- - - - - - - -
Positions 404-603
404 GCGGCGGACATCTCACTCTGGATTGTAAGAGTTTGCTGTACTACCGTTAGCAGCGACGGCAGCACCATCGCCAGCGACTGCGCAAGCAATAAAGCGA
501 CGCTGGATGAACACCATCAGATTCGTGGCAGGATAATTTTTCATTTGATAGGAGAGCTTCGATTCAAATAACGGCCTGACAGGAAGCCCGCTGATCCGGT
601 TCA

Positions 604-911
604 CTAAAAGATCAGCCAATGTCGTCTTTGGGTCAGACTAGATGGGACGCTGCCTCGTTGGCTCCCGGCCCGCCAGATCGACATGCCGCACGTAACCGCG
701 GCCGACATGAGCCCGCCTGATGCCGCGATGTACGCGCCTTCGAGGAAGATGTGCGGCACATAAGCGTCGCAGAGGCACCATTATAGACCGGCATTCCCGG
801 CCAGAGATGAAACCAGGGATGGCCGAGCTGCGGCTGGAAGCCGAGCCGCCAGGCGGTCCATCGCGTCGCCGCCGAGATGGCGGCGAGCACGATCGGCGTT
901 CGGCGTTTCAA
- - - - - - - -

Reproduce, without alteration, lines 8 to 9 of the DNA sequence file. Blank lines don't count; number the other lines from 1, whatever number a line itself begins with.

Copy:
801 CCAGAGATGAAACCAGGGATGGCCGAGCTGCGGCTGGAAGCCGAGCCGCCAGGCGGTCCATCGCGTCGCCGCCGAGATGGCGGCGAGCACGATCGGCGTT
901 CGGCGTTTCAA